Concerns–Weather & Otherwise

President Obama addressed the admiring throng last night at the 20,000-seat indoor arena in Charlotte rather than the Bank of America stadium [the name of which was never to be mentioned because it smacked too much of the one-percenters]. That stadium would have held more than 70,000, which is slightly less than the outdoor venue four years ago in Denver when he walked out onto the stage decorated with Greek columns. Now that I think of it, a Greek motif kind of fits this administration, considering what has happened to Greece in the past few years and that path we’re on to emulate that bankrupt nation.

Here’s a view of what was supposed to have been the scene of the coronation:

The official explanation for the last-minute change of plans was concern for the weather. I’m writing this at 10:00 p.m. on Thursday evening, about the time the president is supposed to speak. According to the Weather Channel online, there is currently a 10% chance of rain in Charlotte. One meteorologist in the Charlotte area expressed his puzzlement about the weather concerns; he didn’t see any real threat to the outdoor event. I wonder if there could be a deeper reason for the switch? What do you think?

There just isn’t the same magic in the air this year. It might have something to do with all the high expectations being dashed by reality. Perhaps a $16 trillion-dollar deficit is throwing a wet blanket over the masses. Or could it be the 40+ months of unemployment over 8%? What about the real unemployment rate of over 15% when you take into consideration those who have given up looking for a job and those who are trying to scrape by on part-time work? Maybe that’s having a dampening effect—an appropriate term given the weather concerns. Then there’s the price of gasoline now standing at double what it was when Obama took office. That can give people pause. And what about the median income falling from $54,000 to $50,000 during his tenure? Things like that can get one’s attention. People actually might be thinking, “Do we really want another four years of this?”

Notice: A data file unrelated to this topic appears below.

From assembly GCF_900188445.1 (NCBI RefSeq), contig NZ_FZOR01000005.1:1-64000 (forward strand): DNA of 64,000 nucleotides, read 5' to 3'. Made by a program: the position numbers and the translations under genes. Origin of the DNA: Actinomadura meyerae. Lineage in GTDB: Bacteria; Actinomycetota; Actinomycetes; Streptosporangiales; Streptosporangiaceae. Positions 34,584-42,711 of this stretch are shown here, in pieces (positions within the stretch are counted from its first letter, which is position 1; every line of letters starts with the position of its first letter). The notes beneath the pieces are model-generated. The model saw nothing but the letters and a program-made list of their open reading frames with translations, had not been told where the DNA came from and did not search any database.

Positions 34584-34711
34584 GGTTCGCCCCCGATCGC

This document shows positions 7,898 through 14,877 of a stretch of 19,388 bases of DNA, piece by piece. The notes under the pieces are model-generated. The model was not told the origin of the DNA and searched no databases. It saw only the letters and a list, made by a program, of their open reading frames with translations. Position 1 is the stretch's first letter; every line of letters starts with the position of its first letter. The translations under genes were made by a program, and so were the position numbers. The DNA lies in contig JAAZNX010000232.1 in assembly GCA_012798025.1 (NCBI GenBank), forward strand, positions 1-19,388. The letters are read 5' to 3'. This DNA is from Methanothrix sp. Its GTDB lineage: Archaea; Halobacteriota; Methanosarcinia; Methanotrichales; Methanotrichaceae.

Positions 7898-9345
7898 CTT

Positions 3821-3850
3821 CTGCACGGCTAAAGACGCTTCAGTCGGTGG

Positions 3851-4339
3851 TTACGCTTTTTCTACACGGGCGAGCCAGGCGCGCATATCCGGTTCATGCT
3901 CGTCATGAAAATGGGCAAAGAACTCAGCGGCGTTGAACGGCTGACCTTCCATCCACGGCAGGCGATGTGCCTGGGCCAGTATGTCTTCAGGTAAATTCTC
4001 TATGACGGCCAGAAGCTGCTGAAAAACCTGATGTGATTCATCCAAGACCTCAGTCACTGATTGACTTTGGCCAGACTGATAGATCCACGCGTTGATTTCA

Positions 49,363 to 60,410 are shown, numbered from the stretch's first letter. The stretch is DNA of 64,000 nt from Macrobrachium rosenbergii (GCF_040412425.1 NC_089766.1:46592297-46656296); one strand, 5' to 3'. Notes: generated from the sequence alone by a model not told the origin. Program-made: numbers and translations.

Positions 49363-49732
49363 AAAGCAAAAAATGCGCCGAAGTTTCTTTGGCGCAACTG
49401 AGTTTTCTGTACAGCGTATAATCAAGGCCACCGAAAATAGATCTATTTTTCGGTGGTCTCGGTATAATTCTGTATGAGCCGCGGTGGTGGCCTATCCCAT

Regardless of what the president may claim in his acceptance speech, his approach has been an unremitting failure. He had a line in the speech that bowed to the idea that not all problems can be solved by a government program. It’s always good to have a couple of those throw-away lines—you know, the ones you have to say to prove you are balanced, regardless of how you actually have governed. Anyone listening to the speeches at this convention can’t help but come away with a few basic themes: there is a war on women, so we must press our “right” to abortion on demand; equality requires same-sex marriage; we all belong to the government.

Here’s a suggestion for making it easier to grow our government:

Now, wouldn’t that be much simpler?

President Obama declares that this election presents a clear choice between two futures. I couldn’t agree more. Yes, Mr. President, we do have a clear choice. I only pray the voters will understand precisely what perils await if we choose your path.